Ann Bleed came to Nebraska from New York in 1972. Her views on water were shaped during her more than 20 year tenure with the Nebraska Department of Natural Resources, holding positions including director and state hydrologist, and by her participation on negotiations for two interstate litigation cases.

Twice a year, the world’s largest remaining wild population of endangered whooping cranes makes the 2,500-mile journey between breeding grounds in Canada’s Northwest Territories and wintering grounds on the Texas Gulf Coast, using the Great Plains as their migratory corridor. Biologist are tracking these rare birds to learn more about their migration.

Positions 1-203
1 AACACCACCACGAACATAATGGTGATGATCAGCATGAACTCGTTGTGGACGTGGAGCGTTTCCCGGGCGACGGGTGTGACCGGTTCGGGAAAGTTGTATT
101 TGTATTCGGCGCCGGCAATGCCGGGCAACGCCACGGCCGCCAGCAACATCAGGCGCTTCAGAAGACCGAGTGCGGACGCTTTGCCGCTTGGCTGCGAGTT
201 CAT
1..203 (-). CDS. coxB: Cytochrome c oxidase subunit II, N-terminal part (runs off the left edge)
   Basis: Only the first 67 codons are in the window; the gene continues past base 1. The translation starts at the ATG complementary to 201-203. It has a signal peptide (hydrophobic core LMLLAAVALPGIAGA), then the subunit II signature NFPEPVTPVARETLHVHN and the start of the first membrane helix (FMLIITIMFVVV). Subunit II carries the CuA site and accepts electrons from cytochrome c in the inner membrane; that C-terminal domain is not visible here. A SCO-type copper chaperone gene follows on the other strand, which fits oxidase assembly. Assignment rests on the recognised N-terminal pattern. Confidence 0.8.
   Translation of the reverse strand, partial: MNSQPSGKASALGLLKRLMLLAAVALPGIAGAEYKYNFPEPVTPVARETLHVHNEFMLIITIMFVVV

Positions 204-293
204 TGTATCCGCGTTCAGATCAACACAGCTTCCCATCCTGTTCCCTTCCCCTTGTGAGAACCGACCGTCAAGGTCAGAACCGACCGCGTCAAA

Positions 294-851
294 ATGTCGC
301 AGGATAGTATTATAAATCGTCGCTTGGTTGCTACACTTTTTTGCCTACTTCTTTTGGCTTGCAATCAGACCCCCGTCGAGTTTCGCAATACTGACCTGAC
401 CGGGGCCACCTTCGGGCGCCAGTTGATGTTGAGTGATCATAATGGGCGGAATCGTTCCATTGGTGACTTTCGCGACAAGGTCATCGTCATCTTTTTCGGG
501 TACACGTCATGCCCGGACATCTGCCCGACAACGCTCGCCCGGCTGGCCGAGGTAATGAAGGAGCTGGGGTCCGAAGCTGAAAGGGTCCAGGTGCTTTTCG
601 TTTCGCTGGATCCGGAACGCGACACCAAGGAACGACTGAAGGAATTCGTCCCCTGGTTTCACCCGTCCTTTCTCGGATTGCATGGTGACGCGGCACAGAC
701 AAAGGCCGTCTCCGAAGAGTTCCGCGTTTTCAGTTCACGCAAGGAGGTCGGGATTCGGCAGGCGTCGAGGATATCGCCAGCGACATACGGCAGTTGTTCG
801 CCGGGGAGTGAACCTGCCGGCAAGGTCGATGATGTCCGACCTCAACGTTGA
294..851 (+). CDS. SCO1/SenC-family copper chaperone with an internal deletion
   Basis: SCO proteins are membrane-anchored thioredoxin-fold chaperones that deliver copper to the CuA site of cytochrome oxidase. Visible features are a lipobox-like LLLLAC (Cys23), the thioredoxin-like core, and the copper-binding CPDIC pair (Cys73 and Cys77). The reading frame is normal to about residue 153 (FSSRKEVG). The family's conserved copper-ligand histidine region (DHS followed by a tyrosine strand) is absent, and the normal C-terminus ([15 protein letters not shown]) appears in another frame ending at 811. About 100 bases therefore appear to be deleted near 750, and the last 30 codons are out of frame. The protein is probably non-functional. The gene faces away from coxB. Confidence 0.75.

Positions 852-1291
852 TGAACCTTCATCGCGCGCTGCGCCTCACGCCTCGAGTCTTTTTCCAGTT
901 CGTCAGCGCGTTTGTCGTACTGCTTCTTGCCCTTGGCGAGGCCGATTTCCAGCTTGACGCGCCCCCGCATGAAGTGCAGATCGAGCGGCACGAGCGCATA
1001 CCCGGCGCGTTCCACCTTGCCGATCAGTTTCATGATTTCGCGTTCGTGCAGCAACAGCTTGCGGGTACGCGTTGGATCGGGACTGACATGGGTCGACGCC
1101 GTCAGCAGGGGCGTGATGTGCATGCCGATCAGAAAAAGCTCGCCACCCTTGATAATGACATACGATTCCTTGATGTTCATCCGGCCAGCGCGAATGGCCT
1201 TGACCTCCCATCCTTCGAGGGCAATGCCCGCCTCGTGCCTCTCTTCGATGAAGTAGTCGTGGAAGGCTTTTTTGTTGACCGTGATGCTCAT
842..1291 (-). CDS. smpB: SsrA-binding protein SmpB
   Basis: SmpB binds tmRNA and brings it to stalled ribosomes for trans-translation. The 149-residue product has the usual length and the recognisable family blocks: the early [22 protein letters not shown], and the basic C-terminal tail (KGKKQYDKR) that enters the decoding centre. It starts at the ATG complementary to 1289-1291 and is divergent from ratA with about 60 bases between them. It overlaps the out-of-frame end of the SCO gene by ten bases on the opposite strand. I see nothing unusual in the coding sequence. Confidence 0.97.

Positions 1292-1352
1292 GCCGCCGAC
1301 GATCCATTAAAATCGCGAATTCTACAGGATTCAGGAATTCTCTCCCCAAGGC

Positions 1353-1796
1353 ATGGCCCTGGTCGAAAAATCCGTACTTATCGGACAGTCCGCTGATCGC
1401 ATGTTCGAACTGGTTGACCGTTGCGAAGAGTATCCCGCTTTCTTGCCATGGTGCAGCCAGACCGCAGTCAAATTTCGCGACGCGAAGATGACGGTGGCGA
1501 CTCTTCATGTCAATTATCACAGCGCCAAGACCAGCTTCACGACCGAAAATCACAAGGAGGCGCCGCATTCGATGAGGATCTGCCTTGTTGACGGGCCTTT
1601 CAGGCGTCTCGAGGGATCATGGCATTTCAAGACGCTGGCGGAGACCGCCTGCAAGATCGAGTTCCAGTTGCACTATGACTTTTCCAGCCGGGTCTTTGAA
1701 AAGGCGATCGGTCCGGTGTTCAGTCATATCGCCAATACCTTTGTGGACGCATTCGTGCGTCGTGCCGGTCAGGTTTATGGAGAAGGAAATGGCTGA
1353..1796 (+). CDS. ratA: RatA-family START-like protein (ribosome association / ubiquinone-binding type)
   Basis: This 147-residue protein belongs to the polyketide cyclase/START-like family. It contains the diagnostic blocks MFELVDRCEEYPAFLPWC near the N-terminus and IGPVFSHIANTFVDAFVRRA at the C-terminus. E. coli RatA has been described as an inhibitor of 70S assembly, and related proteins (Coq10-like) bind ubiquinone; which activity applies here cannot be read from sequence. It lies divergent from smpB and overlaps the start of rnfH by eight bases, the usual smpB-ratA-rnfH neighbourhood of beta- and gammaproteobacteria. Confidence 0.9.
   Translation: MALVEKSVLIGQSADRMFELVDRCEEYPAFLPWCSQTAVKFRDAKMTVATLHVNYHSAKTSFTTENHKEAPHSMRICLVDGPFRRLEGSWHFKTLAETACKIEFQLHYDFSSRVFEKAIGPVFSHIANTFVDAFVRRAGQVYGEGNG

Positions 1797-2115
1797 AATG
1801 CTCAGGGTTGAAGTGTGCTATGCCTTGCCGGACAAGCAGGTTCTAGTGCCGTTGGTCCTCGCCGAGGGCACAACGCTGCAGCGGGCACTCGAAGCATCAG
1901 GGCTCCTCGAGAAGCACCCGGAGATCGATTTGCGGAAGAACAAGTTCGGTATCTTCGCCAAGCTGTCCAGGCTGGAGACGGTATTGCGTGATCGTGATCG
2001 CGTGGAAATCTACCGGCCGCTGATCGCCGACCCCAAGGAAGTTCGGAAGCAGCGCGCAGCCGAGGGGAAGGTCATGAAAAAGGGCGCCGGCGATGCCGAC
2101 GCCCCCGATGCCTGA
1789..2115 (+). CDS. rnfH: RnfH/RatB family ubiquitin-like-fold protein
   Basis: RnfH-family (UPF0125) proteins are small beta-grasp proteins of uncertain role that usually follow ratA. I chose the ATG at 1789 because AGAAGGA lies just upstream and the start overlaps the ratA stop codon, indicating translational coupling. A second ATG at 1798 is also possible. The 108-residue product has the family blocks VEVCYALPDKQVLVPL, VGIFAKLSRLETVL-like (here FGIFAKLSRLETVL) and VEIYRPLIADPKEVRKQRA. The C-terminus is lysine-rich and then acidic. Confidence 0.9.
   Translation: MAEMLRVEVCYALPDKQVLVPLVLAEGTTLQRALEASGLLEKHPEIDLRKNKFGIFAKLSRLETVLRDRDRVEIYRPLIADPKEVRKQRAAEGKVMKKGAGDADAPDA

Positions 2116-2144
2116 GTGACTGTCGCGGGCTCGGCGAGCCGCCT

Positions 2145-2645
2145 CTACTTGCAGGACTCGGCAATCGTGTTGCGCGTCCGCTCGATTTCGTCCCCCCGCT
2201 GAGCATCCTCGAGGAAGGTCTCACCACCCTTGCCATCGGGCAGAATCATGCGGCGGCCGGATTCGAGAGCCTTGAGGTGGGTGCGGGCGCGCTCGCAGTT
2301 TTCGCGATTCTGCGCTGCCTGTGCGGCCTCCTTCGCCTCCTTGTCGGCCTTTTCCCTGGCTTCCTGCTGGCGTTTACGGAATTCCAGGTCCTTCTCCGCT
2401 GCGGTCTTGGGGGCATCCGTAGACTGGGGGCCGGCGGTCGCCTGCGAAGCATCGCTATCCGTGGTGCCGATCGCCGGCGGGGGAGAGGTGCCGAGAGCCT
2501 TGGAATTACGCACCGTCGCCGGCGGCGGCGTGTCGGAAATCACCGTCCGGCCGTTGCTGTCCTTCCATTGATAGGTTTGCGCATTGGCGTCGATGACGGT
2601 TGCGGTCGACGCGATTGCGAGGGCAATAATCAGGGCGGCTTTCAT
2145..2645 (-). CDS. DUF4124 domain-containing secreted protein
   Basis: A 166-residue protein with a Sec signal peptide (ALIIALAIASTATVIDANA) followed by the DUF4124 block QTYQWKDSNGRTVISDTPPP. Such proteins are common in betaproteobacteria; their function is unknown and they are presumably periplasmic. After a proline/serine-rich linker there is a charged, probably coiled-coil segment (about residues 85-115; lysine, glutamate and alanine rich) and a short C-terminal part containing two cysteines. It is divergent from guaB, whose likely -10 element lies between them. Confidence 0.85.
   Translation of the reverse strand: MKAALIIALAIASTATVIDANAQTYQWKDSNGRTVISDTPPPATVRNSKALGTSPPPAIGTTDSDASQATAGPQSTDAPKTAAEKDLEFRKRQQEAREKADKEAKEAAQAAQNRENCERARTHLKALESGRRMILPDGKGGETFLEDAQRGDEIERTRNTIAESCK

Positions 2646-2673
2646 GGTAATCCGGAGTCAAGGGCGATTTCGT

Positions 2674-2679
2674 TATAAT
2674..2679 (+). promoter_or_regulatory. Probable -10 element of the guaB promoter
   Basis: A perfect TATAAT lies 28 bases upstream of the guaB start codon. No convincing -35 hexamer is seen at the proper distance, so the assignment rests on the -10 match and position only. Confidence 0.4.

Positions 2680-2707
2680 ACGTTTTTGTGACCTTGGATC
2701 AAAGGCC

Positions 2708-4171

Located at the bottleneck of North America’s central flyway, Nebraska’s Platte River faces significant challenges. Key groups like the Audubon Society’s Rowe Sanctuary and federally-mandated Platte River Recovery Implementation Program, along with many other organizations, are working to protect the river and conserve habitat for the endangered whooping crane, least tern, and threatened piping plover through conservation and education.